Collecting data with Trackers and Webhooks

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  4. Trackers – collecting data from your own applications
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  6. Configuring how events are sent

Configuring how events are sent

When you initialize your Tracker object, you will need to provide one or more Emitter objects. Remember that we advise using the Singleton pattern, to avoid constantly recreating your objects.

There are two types of Emitter. The Emitter parent class can only send events synchronously. The AsyncEmitter subclass sends events asynchronously by default. We recommend you use the AsyncEmitter, to avoid slowing down your app.

Emitters and AsyncEmitters are initialized in the same way. An event collector endpoint is required, but there are various optional parameters that can also be set (see API docs and below table). A Tracker can have more than one associated Emitter or AsyncEmitter. These can be provided at Tracker initialization, or added later on.

Example:

emitter1 = SnowplowTracker::Emitter.new(endpoint: 'collector.example.com') emitter2 = SnowplowTracker::AsyncEmitter.new(endpoint: 'collector2.example.com') emitter3 = SnowplowTracker::AsyncEmitter.new(endpoint: 'collector.elsewhere.com', options: { protocol: 'https' }) tracker = SnowplowTracker::Tracker.new(emitters: [emitter1, emitter2]) tracker.add_emitter(emitter3)
Code language: Ruby (ruby)
Using Ruby tracker <0.7.0? Expand this
emitter1 = SnowplowTracker::Emitter.new('collector.example.com') emitter2 = SnowplowTracker::AsyncEmitter.new('collector2.example.com') emitter3 = SnowplowTracker::AsyncEmitter.new('collector.elsewhere.com', { protocol: 'https' }) tracker = SnowplowTracker::Tracker.new([emitter1, emitter2]) tracker.add_emitter(emitter3)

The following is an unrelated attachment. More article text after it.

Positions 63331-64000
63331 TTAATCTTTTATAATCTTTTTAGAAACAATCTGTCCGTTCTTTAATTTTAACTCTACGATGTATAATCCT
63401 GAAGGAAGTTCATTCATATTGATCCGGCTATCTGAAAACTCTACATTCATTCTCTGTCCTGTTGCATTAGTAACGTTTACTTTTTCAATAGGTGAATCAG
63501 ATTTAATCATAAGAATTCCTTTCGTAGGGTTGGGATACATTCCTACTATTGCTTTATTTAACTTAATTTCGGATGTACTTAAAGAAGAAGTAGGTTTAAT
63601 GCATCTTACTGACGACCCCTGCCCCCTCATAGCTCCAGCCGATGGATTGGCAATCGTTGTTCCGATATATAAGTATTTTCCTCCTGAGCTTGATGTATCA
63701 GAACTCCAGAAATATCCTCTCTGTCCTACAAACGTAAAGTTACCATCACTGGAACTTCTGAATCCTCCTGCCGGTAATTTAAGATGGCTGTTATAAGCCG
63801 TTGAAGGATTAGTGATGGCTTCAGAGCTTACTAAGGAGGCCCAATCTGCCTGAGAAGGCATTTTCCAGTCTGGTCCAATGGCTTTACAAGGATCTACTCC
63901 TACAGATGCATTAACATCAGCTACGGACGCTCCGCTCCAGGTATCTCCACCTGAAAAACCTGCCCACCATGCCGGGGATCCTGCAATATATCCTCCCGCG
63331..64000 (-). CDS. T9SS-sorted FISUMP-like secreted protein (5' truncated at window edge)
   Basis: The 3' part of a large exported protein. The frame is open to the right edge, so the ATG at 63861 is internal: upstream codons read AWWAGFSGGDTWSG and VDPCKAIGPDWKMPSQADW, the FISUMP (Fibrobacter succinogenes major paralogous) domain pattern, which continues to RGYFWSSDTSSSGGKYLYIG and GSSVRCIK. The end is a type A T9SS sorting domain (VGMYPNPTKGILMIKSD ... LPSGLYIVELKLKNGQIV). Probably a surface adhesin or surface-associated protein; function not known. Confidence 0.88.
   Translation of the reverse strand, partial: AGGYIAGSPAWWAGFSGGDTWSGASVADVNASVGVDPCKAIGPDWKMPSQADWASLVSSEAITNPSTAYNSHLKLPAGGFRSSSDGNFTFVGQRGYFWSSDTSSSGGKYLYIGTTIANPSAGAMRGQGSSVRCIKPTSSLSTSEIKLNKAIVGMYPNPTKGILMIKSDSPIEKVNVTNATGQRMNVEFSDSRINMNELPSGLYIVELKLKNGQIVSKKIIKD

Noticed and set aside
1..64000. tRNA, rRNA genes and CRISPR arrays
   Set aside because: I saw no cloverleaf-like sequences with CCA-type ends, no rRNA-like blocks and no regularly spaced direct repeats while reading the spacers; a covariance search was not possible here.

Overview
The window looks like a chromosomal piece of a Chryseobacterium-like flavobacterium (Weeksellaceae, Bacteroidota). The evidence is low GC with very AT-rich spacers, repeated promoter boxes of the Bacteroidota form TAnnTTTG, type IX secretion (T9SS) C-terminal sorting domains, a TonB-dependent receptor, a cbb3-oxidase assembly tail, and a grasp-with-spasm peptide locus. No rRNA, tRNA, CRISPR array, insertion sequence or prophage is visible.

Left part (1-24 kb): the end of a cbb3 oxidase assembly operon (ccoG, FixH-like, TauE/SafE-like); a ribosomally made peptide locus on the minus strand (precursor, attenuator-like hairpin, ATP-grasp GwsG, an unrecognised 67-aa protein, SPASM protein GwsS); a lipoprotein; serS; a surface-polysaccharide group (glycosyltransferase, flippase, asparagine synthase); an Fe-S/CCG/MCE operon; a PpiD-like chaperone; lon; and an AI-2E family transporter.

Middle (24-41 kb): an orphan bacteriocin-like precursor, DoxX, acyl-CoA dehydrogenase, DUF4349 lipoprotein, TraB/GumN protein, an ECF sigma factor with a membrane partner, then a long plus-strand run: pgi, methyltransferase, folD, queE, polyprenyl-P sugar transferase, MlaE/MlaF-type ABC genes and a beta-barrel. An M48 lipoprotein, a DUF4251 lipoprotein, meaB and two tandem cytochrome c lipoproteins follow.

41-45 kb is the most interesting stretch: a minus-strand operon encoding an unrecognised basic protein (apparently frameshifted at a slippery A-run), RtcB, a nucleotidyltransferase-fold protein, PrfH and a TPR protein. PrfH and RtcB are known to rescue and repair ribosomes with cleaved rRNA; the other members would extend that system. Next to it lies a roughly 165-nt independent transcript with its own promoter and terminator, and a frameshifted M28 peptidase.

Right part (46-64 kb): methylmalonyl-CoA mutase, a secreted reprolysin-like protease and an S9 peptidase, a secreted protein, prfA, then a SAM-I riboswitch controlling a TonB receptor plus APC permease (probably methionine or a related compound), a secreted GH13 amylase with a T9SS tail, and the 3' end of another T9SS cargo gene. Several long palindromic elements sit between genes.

Code language: Ruby (ruby)

Optional Emitter settings:

Optional parameterDescription
pathOverride the default path for appending to the endpoint
protocolHTTP or HTTPS
portThe port for the connection
methodGET or POST
buffer_sizeThe size of the buffer, i.e. the number of events to send at once
on_successA method to call if events were all sent successfully
on_failureA method to call if any events did not send
thread_countNumber of threads to use (relevant to AsyncEmitters only)
loggerLog somewhere other than STDERR

Response status codes of 2xx or 3xx status codes are considered successful.

Manual flushing

You may want to force an emitter to send all events in its buffer, even if the buffer is not full. The Tracker class has a flush method which flushes all its emitters. It accepts one argument, async, which defaults to false. Unless you set async to true, the flush will be synchronous: it will block until all queued events have been sent. Of course, if you are using Emitters rather than AsyncEmitters, the flush will always be synchronous, even if async is set to true.

Example:

# Synchronous flush tracker.flush # Asynchronous flush tracker.flush(async: true)
Code language: Ruby (ruby)
Using Ruby tracker <0.7.0? Expand this
# Synchronous flush tracker.flush # Asynchronous flush tracker.flush(true)
Code language: Ruby (ruby)

Logging

Emitters log messages about their activity and success during event sending. By default, Emitters log their activity to STDERR, using the Ruby standard library Logger class. Messages with a message level above INFO are logged. Advanced users might wish to alter how this logging occurs. You can change the message logging level, or, alternatively, you might want to disable logging completely, or log somewhere other than STDERR. Read how to do this in the API docs.

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